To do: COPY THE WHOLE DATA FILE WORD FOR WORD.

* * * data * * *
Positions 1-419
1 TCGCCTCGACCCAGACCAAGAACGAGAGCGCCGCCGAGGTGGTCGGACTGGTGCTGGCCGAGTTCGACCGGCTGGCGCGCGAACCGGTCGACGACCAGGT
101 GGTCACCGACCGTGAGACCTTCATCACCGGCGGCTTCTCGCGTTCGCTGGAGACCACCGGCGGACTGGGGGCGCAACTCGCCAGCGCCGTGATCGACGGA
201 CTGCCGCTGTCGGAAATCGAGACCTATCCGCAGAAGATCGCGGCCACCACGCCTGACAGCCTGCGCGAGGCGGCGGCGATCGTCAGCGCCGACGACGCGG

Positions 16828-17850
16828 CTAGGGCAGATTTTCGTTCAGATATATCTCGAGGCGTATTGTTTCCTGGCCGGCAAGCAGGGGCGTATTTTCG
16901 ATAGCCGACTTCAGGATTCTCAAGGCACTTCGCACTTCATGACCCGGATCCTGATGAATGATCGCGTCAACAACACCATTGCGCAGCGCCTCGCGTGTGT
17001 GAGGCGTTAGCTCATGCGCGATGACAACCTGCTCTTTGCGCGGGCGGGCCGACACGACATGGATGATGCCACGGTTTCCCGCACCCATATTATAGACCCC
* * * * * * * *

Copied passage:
Positions 1-419
1 TCGCCTCGACCCAGACCAAGAACGAGAGCGCCGCCGAGGTGGTCGGACTGGTGCTGGCCGAGTTCGACCGGCTGGCGCGCGAACCGGTCGACGACCAGGT
101 GGTCACCGACCGTGAGACCTTCATCACCGGCGGCTTCTCGCGTTCGCTGGAGACCACCGGCGGACTGGGGGCGCAACTCGCCAGCGCCGTGATCGACGGA
201 CTGCCGCTGTCGGAAATCGAGACCTATCCGCAGAAGATCGCGGCCACCACGCCTGACAGCCTGCGCGAGGCGGCGGCGATCGTCAGCGCCGACGACGCGG

Positions 16828-17850
16828 CTAGGGCAGATTTTCGTTCAGATATATCTCGAGGCGTATTGTTTCCTGGCCGGCAAGCAGGGGCGTATTTTCG
16901 ATAGCCGACTTCAGGATTCTCAAGGCACTTCGCACTTCATGACCCGGATCCTGATGAATGATCGCGTCAACAACACCATTGCGCAGCGCCTCGCGTGTGT
17001 GAGGCGTTAGCTCATGCGCGATGACAACCTGCTCTTTGCGCGGGCGGGCCGACACGACATGGATGATGCCACGGTTTCCCGCACCCATATTATAGACCCC